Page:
As expected, the Directors Guild of America Board today unanimously rubber-stamped the new three-year deal its negotiating committee finalized with the Alliance of Motion Picture and TV Producers on Friday. With the board’s approval, the agreement now goes to the DGA’s 15,000 members for ratification to succeed the current Basic Agreement and the Freelance Live and Tape TV Agreement, which expire on June 30, 2014. No word yet on when that voting deadline will be but the DGA expect to announce a date just before the voting packages go out in the next week or so. The board meeting started around 9 AM today at the DGA HQ on Sunset and went into the early afternoon. The deal, which took just two and a half weeks to reach, sees wage increases of 2.5% the first year and 3% for the second and third years of the agreement. It also sees a 0.5% raise up to 16% overall to the Pension Plan, though the DGA can divert that increase to wages if it chooses. Residuals will also increase 2.5% the first year and go up 3% in the second and third years except for network primetime which will go up 2% for each year of the new deal. Taking just over three weeks last time, the DGA/AMPTP negotiations in 2010 for the current contract saw a 2% yearly wage and residual raise and a 1.5% rise in health and pension contributions to 15.5% overall – so not much of a change to the status quo this time.
Unlike the current contract, this agreement does however finally put in place some SVOD benchmarks for minimum wages, terms and conditions for high budgeted original and derivative dramatic new media productions. However, those new standards only come into play if the productions break certain minimum budget thresholds and other criteria. SVOD services with more that 15 million subscribers and “derivative dramatic new media productions above a second budget level” will now move into the network primetime rates and conditions level. Subscription video on demand or new media productions below that subscriber or second budget level will receive basic cable rates and conditions. Also in the new media realm, the new agreement also sees some changes to ad-supported steaming and cable AVOD residuals. “Payment for cable AVOD, will increase to 4% in the first year of the agreement, 4.5% in the second year of the agreement, and 5% in the third year of the agreement for programs exhibited for each 26-week period during the one year period following the free streaming window, says the DGA. Lastly, the deal contains a pledge by the TV studios to back a Television Director Development Program with emphasis on diversity.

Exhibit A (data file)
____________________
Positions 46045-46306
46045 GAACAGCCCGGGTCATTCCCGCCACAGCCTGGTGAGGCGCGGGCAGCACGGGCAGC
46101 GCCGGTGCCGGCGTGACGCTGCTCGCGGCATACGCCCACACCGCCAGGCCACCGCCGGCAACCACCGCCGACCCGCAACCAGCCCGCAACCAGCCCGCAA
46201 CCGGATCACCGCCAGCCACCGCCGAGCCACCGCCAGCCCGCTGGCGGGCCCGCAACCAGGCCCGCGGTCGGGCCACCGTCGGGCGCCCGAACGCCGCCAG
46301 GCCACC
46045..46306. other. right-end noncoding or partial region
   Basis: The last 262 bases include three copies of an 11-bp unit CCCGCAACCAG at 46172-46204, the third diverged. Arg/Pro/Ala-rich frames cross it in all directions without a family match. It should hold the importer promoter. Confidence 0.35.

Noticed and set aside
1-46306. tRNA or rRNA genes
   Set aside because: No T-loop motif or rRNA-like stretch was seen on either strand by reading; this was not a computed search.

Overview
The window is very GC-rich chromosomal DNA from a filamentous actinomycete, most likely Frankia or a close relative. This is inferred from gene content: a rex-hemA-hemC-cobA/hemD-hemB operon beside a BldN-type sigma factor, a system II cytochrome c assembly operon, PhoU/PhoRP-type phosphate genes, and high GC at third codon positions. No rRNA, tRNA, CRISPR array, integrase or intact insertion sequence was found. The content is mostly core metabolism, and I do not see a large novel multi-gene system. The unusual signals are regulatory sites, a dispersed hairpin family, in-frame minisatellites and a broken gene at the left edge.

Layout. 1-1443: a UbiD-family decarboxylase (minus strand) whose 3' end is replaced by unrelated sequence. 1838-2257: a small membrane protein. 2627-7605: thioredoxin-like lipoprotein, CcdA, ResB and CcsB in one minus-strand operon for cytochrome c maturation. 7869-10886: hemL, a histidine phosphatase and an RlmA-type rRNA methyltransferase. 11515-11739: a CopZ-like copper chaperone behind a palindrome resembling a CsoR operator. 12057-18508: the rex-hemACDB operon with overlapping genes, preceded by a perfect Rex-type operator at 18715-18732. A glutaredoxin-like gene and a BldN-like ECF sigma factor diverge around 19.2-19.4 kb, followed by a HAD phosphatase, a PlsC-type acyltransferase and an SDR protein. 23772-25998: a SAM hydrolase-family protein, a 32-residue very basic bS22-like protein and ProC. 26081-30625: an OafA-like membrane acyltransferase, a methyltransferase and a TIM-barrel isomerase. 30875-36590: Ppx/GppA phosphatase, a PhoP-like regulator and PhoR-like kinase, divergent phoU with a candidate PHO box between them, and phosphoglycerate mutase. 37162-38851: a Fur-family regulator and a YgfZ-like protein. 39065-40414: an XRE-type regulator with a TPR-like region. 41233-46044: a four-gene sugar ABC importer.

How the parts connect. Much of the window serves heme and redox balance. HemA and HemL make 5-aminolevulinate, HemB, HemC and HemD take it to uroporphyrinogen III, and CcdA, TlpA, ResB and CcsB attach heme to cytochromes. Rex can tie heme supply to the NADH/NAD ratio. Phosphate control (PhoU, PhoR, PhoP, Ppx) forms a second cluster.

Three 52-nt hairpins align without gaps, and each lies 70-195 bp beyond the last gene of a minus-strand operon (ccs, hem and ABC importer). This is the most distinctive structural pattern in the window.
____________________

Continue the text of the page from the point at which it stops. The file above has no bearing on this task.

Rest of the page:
Traditionally the first of the Guilds to enter into negotiations and wrap things up quickly and early to promote labor peace, the DGA started talks with AMPTP on November 4 this time round. Though everyone ended up their usual friendly selves in the end, the talks were a bit bumpy in the beginning, I’ve learned. “There was a lot of lecturing and frustration the first few days on both sides and then the last few days they got down to actually negotiating something,” a source close to the discussions told me. With the death of long time negotiations chair Gil Cates in late 2011, Thomas Schlamme and Michael Apted headed up talks for the DGA with long term Guild National Executive Director Jay Roth this year. AMPTP president Carol Lombardini fronted things for the studios.
With this contract agreement going out to DGA members, the other guilds are getting ready to follow to the table themselves with the producers. As usual, the first agreement out of the gate will serve as a template for both the WGA and the now merged SAG-AFTRA in their negotiations. The WGA announced its negotiating committee on November 13 with Captain Phillips scribe Billy Ray and Chip Johannessen as co-chairs and WGAW Exec Director and Chief Negotiator David Young. However, the WGA has not yet set a start date for talks. The Writers Guild master contract is up on May 1st. In its first contract with AMPTP since the 2012 merger, SAG-AFTRAis not expected to sit down with the Producers until early in the new year after holding a series of wages and working conditions meetings with members. SAG-AFTRA’s current contract expires on June 30, 2014, the same day as the DGA’s. “The real wild card in all this is that no matter what the DGA accepted and the WGA will accept may not solve problems that SAG-AFTRA have with their health and pension plans. This may be one of those years, especially with the SAG and AFTRA merger, where there really may not be the virtually identical issues to be addressed that we’ve seen in past years,” one insider said to me. We’ll see next.
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